Monday, 18 March 2019
YOU would have to be a history buff with a specific interest in colonial wars to know that part of the American War of Independence was fought between England and Spain in the western Mediterranean.
In 1779 France had joined the war on the side of the American colonists, closely followed by its ally Spain. But Spain was more interested in reclaiming land it had lost on its own doorstep — Gibraltar and the island of Menorca — than colonies 3,000 miles away. So it laid siege to Gibraltar, a siege that was to last four years.
I’ve heard Roy Adkins before and read his quarterly blog on things historical, and this time — with his wife and co-author Lesley indisposed — he both read from his script and quoted from the book and letters that Lesley usually narrates.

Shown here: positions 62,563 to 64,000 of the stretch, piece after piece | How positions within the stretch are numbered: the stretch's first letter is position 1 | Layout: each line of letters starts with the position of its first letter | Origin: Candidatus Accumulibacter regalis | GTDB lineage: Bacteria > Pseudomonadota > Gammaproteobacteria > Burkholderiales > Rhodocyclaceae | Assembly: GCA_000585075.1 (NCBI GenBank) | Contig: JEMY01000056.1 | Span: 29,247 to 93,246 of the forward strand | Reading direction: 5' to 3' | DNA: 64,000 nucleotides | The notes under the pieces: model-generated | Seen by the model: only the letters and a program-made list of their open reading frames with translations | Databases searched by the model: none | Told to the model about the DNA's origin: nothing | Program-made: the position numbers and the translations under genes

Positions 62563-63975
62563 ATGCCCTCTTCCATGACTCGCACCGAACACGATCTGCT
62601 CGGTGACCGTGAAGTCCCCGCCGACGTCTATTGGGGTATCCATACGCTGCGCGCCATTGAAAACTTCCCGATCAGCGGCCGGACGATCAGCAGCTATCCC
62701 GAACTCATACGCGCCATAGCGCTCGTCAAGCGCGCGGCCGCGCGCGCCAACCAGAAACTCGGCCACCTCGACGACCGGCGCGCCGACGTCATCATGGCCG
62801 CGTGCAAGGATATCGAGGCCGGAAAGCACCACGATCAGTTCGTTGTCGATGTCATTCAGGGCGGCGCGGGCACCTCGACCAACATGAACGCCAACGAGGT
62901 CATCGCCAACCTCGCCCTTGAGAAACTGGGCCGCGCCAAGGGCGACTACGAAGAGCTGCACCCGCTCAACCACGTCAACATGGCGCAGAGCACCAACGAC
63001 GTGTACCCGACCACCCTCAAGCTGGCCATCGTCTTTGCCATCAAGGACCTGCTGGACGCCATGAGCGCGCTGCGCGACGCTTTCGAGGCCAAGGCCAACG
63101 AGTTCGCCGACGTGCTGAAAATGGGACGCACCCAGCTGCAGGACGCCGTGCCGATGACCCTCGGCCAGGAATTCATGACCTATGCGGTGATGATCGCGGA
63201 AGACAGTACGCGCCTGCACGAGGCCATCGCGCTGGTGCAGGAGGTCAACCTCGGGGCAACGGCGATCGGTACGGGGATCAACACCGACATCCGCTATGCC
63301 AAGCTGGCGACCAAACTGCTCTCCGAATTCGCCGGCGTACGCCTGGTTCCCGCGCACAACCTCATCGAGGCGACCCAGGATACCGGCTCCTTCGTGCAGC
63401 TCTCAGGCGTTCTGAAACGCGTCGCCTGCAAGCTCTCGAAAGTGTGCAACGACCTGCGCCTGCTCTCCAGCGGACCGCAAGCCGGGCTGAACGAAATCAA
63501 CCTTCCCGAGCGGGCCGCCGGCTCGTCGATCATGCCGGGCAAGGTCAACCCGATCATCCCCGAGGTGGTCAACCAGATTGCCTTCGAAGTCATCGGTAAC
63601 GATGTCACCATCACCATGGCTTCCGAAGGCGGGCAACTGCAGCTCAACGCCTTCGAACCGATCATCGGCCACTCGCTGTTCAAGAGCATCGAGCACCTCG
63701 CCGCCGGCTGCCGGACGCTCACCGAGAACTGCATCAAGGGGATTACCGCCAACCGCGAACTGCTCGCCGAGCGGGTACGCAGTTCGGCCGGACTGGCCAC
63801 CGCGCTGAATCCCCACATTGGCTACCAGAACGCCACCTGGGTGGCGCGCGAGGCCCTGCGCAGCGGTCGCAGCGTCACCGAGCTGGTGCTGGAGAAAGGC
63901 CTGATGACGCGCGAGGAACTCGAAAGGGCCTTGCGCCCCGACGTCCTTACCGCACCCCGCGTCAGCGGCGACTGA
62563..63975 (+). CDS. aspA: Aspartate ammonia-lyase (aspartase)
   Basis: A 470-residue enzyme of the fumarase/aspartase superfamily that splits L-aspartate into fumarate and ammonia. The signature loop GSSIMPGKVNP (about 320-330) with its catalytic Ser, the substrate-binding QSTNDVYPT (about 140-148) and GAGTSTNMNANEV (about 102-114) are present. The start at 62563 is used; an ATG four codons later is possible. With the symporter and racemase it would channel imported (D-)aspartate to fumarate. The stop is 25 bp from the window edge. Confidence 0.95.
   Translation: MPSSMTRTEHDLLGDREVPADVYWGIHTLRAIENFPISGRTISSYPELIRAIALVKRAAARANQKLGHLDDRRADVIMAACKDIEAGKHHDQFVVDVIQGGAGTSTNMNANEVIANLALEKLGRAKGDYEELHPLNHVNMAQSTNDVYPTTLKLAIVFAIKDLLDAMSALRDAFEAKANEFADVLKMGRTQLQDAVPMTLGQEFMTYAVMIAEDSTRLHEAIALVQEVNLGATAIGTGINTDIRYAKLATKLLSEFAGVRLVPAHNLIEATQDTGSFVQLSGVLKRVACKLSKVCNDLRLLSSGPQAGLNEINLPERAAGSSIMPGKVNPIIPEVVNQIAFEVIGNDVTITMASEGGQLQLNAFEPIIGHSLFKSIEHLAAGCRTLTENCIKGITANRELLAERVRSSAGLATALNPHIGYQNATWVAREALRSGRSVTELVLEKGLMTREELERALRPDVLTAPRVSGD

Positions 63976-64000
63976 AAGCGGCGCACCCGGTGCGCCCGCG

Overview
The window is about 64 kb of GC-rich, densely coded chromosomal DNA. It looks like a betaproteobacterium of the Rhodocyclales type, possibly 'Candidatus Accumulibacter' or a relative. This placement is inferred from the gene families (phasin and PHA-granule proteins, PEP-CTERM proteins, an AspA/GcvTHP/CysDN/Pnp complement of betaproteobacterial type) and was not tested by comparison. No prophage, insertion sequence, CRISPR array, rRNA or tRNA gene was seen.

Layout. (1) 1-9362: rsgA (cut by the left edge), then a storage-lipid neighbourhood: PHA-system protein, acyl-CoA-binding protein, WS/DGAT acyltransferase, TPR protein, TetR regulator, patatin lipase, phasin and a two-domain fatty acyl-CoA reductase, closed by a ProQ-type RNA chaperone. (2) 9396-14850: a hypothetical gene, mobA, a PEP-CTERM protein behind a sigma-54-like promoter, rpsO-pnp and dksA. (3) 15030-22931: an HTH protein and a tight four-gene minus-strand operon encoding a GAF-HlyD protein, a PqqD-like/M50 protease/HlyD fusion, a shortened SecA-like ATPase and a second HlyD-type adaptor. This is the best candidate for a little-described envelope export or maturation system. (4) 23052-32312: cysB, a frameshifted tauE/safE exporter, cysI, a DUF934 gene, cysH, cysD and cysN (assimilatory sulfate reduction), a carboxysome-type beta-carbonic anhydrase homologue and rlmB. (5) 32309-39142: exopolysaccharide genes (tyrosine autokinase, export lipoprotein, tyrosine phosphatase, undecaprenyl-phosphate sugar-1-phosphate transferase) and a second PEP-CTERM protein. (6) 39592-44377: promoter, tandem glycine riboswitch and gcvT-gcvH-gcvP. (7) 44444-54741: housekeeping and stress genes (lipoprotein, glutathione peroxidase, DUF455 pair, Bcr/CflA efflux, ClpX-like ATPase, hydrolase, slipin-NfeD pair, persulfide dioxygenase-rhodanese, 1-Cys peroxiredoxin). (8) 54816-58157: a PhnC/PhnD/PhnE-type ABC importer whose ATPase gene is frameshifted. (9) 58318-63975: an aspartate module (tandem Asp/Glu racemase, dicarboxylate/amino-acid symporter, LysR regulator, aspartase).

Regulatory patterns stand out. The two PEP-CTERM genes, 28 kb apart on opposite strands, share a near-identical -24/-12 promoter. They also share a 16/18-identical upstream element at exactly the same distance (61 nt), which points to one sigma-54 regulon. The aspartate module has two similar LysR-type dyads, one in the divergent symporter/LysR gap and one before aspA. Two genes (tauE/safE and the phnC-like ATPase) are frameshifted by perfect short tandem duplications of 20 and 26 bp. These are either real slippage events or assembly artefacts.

The British garrison, under General George Augustus Eliott, held on heroically for all that time, as the troops and civilians succumbed to diseases like smallpox and scurvy — 500 children died.
The soldiers and the civilian population were ravaged by hunger; people ate all manner of domestic animals (except the monkeys). Only one relief convoy got through because of the Spanish siege.
Mr Adkins tells a good story and his book will shed some light on a little known corner of British history.
He neglected to tell us the theory that defending Gibraltar from the Spanish cost Britain the loss of their American colonies as troops and supplies were diverted to the western Mediterranean. But that’s another story. And not all history buffs subscribe to it!
15 October 2018
POLL: Have your say